Here are some photos of plaques and pictures from the exhibit telling the story of Elizabeth, her daughter Harriet, and the great feminists who carried on their work:
In the museum’s other New York City history exhibits and in my research the next day, I learn more about the city leaders and planners’ rebuilding projects, to make the city’s layout more orderly, its architecture more modern and state-of-the-art, but in the process, much of the city’s historical character was lost. One of the movements that the Activist New York exhibit covered was the efforts of people who fought to keep more of the city’s oldest, most beautiful, and most historically significant structures from being torn down.
The Stanton Building, New York City
From the MCNY, I head across Central Park (so beautiful in the fall!) in a south-westerly direction, to visit the last site of the day.
The building where Elizabeth Cady Stanton lived the last years of her life, and where she died, is also no longer standing. The Stanton is located at 250 W 94th St, New York, NY 10025, between West End Ave and Broadway, several blocks west of Central Park. The original building is gone, torn down and another built in its place shortly after she died, and the new building was named for her.
Her granddaughter, Nora Stanton Blatch, also lived here as a high school student and graduated as the first female civil engineer from Cornell University. No doubt, her grandmother would have been extra proud; both her daughter and her granddaughter carried on her legacy of breaking down barriers for women.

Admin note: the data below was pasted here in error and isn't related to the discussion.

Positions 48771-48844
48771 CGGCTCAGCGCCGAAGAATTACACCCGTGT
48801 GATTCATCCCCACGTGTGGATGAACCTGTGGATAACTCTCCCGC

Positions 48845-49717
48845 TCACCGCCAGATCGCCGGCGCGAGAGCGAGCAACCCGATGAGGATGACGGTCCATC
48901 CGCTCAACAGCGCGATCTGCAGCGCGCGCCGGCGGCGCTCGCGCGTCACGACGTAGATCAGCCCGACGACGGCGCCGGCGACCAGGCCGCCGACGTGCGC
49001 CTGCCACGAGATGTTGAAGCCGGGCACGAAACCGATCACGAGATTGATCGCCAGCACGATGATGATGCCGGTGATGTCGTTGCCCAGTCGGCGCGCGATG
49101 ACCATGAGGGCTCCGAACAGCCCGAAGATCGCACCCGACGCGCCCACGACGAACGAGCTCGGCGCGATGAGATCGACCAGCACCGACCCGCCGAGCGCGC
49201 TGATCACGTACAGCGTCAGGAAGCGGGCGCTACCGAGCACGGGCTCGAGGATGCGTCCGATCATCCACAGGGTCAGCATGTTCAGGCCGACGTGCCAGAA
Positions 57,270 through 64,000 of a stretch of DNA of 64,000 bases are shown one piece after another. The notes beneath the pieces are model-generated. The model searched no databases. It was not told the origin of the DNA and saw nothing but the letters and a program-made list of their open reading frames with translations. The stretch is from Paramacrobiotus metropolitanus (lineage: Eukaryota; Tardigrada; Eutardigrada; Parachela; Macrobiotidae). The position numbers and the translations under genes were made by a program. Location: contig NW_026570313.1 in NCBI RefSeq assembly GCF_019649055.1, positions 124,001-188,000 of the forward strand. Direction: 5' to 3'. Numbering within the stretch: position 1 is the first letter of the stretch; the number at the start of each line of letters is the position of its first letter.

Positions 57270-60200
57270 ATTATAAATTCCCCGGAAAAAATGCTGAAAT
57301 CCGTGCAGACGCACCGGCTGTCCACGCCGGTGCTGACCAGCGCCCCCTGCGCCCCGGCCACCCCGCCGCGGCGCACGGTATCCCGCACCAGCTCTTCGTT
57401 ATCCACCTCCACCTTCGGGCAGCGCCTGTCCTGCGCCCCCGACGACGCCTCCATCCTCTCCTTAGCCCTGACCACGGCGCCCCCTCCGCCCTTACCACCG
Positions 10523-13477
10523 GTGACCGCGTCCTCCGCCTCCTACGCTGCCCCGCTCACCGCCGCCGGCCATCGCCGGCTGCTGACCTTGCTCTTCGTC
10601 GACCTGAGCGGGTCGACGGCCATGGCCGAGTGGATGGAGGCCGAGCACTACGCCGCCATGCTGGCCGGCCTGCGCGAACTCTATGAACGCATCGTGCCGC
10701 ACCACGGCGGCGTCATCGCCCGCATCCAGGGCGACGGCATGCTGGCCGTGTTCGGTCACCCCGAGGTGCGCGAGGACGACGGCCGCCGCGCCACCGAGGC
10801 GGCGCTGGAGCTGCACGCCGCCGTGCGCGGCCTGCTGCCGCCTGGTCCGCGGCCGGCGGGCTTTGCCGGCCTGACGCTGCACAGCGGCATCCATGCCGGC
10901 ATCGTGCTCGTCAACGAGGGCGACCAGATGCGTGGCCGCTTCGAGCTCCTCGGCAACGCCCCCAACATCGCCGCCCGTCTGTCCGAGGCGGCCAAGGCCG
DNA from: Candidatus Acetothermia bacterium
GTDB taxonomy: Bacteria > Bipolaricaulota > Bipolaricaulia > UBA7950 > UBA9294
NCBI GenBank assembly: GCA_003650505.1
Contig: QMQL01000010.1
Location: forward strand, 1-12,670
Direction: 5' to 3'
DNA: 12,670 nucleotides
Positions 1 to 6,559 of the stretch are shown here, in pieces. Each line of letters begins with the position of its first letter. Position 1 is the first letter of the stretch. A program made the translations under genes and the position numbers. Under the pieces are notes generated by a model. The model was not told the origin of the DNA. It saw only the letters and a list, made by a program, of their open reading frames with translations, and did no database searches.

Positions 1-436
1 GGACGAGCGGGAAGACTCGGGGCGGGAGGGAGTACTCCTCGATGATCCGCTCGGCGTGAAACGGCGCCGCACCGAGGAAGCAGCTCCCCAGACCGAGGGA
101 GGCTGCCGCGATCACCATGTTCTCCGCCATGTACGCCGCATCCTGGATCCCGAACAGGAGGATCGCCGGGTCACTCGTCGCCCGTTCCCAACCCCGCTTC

In addition to the building name itself, there’s an exhibit in the main lobby in tribute to Elizabeth, with photographs and some information about her life and work:
To be continued…
Sources and Inspiration:
‘About Ernestine Rose‘. Ernestine Rose Society, Brandeis University (website)
Activist New York. Exhibit at the Museum of the City of New York, Fall 2014.
‘American Equal Rights Association (AERA)‘. Encyclopædia Britannica. Encyclopædia Britannica Online. Encyclopædia Britannica Inc., 2014.
‘An Introduction to the Metropolitan Opera.’ (2012, July) The Metropolitan Opera (website).
Belden, E. Porter. New York, Past, Present, and Future: Comprising a History of the City of New York. New York, 1849.
Burns, Ken. Not For Ourselves Alone: The Story of Elizabeth Cady Stanton and Susan B. Anthony. Documentary film (1999, November 7). Also listed on IMDB
The Church of the Puritans, Presbyterian: 130th Street, near 5th Ave, New York, by Church of the Puritans (New York, N.Y.) Published 1889. Retrived from the New York Public Library digital collections
Dorress-Worters, Paula. Mistress of Herself: Speeches and Letters of Ernestine Rose, Early Women’s Rights Leader. The Feminist Press at CUNY, 2008
‘EC’s 80th Birthday Celebration, 1895‘.(Updated 2010, August). The Elizabeth Cady Stanton and Susan B. Anthony Papers Project. (website).
Elizabeth Cady Stanton. (2014, November 4). In Wikipedia, The Free Encyclopedia
‘Elizabeth Cady Stanton Dies At Her Home.’ On This Day, New York Times. Oct 7th, 1902
‘Ernestine Rose‘. (2014, July 7). In Wikipedia, The Free Encyclopedia
‘The First Metropolitan Opera House‘ (2013, March 25) Topics in Chronicling America. Newspaper and Current Periodical Reading Room, Library of Congress (website).
Freedman, Janet. ‘Ernestine Rose.’ Jewish Women’s Archive.
Kolmerten, Carol. The American Life of Ernestine L. Rose. Syracuse, N.Y., 1999
Gaylor, Annie Laurie. ‘Ernestine L. Rose Lives!‘ Freedom From Religion Foundation website, 2010, April 9th.
Gordon, Ann. The Selected Papers of Elizabeth Cady Stanton and Susan B. Anthony: An Awful Hush, 1895 – 1906, Volume 6. Rutgers University Press, 2013.
‘New York City Landmarks Preservation Commission‘. (2014, October 8). In Wikipedia, The Free Encyclopedia
Stanton, Elizabeth Cady.Eighty Years And More: Reminiscences 1815-1897. New York: T. Fisher Unwin, 1898.
Stanton, Elizabeth Cady, Susan B. Anthony, and Matilda Josyn Gage. History of Woman Suffrage, Volume 1 and Volume 2. Rochester, N.Y., 1881 and 1887
Stanton, Elizabeth Cady. The Woman’s Bible. New York, 1895